This message is simply an example containing several lines from Gabriel Garcia Marquez's novel One Hundred Years of Solitude.  Note that some of the message parts are printed in a smaller type than others.  This is because, in the message editor, large amounts of text were entered into some of the sixteen text boxes and, in others, only a few words were entered.  The message is printed so that all of the text from each text box appears in the corresponding printed part of the message; thus, the text is sized to fit the box.  Note also that the first column of the message is printed right-side up and the second upside down.  Once the message is folded, it will be clear why this is so.

So, from the PDF reader print the message out on your printer.  You should now have a piece of paper that looks something like the following:

This is the printed form of the message.  If you want, you can fold the message into a fan.  What follows are the directions for cutting and folding a message. 

Following the solid line that outlines the the edges of the message, take a pair of scissors and cut off the edges of the paper.

After clipping off the edges, you should now have a slightly smaller piece of paper that looks like this:

Cut the piece of paper in half, along the solid line printed down the middle of the page.

Take the half of the page that has four vertical, dashed lines on it.  Fold it in half...

Fold it in half again...

Then, fold it in half one more time so that you have a long narrow shape like the following:

Put that to the side for the moment and pick up the other half of the page.

Pleat this half of the page horizontally by folding back and forth along the dashed lines.  The following picture shows the first fold to be made.

This picture shows what it looks like after I have folded it eight times.

This picture shows it after I have finished folding and the piece of paper is completely pleated.

Unpleat the paper slightly so that the two black triangles can be cut out.

After you have finished cutting out the black triangles, find the the four short, solid lines to the right and left of the triangle on one side of the paper.  Find the four solid lines on the other side too.  Clip these lines with the scissors so that there are eight new cuts in the paper.

Once you are finished cutting out the two triangles and clipping the eight solid lines, the piece of paper should look something like this.

Repleat the piece of paper and pinch one end of it between thumb and forefinger.

Now, fold the whole thing at the middle, in one direction...

Pinch it again and fold it in the other direction.  This will make the center flexible and ready for the steps to follow.

Take the top fold from one end of the pleated paper and then the top fold from the other end.  Bring them together so that the clipped, solid lines from each end overlap and so that the message now looks like a pleated semi-circle.

Turn the message over.  Note that the back side of the message is blank.  Now comes the slightly tricky part.  Hold the ends together with one hand and then with your other hand fold the pleats from one end of the message into the pleats of the other end of the message.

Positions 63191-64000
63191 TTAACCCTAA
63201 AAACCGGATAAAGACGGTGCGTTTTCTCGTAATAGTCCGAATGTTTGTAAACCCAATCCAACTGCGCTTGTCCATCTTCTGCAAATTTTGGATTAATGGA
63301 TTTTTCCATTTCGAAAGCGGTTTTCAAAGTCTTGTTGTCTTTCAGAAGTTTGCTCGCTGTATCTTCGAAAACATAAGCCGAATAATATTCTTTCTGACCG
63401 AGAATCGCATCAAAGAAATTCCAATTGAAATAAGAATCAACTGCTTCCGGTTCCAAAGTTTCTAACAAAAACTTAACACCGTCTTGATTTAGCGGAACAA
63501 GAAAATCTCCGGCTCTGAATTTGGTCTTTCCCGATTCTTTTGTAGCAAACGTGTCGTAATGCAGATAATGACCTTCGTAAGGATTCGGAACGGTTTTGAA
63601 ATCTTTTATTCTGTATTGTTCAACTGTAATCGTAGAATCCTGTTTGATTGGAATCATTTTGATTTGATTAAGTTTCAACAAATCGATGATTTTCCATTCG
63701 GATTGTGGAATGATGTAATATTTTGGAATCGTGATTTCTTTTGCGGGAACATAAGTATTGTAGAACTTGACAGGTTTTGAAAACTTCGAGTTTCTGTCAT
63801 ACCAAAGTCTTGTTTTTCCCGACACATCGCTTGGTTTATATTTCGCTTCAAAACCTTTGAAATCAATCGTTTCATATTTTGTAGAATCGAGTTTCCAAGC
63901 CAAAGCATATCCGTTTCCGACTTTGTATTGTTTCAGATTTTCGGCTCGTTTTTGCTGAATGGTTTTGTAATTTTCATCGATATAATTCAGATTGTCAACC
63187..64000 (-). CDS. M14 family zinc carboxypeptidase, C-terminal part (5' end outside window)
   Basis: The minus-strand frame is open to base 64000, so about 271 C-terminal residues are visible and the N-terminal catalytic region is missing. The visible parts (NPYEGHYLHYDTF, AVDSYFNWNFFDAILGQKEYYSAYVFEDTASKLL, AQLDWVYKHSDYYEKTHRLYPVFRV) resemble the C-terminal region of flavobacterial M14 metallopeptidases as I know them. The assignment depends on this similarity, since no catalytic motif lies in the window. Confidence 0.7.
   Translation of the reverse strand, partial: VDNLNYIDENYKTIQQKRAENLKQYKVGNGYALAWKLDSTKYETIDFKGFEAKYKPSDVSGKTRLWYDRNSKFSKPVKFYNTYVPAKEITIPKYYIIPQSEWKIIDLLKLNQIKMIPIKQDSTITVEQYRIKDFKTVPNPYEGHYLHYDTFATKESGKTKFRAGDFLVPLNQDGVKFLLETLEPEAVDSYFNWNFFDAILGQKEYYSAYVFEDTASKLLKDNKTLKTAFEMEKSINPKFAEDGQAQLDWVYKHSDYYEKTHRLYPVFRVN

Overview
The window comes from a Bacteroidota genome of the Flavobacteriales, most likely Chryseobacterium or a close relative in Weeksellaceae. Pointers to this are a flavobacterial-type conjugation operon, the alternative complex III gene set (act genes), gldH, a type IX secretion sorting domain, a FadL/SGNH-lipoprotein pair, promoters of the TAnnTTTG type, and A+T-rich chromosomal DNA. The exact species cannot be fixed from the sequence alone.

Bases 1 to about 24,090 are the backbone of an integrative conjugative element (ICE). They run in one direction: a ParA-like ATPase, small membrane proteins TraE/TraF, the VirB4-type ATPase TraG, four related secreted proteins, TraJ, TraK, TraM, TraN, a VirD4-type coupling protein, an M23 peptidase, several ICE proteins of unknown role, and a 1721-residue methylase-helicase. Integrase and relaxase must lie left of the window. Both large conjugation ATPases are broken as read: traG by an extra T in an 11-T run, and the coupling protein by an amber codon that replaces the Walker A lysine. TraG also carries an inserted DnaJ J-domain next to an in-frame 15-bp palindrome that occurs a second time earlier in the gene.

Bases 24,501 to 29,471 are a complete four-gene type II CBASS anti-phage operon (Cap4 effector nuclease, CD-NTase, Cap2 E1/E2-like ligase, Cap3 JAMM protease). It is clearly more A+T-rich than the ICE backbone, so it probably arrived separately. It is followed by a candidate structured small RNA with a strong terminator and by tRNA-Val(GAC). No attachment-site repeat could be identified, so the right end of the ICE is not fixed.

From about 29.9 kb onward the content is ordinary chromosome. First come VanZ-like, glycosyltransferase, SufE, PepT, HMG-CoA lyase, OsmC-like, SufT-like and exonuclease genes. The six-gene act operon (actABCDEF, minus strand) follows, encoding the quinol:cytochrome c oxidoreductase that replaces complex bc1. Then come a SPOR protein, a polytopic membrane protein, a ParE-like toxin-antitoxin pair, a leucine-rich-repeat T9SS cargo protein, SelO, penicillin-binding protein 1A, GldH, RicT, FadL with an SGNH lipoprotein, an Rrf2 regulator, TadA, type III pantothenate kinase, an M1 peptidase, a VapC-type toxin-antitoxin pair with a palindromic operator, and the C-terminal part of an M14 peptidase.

If you manage to fold the pleats of the two ends of the message together, you should now have something that looks like this. 

Note that the clipped lines from one end of the message need to exactly line up with the clipped lines of the other end of the message.  Turn the message over to its front side again.  It should look like this:

If the clipped lines of one end of the message are lined up with the clipped lines of the other end, then it should now be possible to push down on that part of the pleat and invert a section of the fold, like this:

Here's what the inverted section of the fold looks like from the side.  There should now be a little "loop" on the back side of the message.

Repeat the above for the other ends of the message so that, after inverting the second set of cuts, your message should have a circular form and look something like the following:

From the side, the message looks like this, with two small "loops" at the back of the message.

After folding, your message should now have two parts: a pleated circle and a long, narrow form. 

These two parts will be laced together to create a fan.  The long narrow shape will become the fan's handle.  Lace it through the back of the message by pushing it through the two small "loops" created by the clipped and inverted folds.

Lace it through one "loop" and then push it through to lace it through the second "loop."

When you've finished, your message should look like the following fan.

The message destination (place and language) is printed on one side of the fan handle.

The message origin place and language is printed on the other side of the handle.

The message itself is printed in such a manner as to make it possible to read by simply turning the fan around the center of the fan.

That's it!  Hand your message off to someone who might know someone you want it to reach in at the place of its destination.  Or, hand it to someone who might know someone who might be able to help you translate the message into the destination language.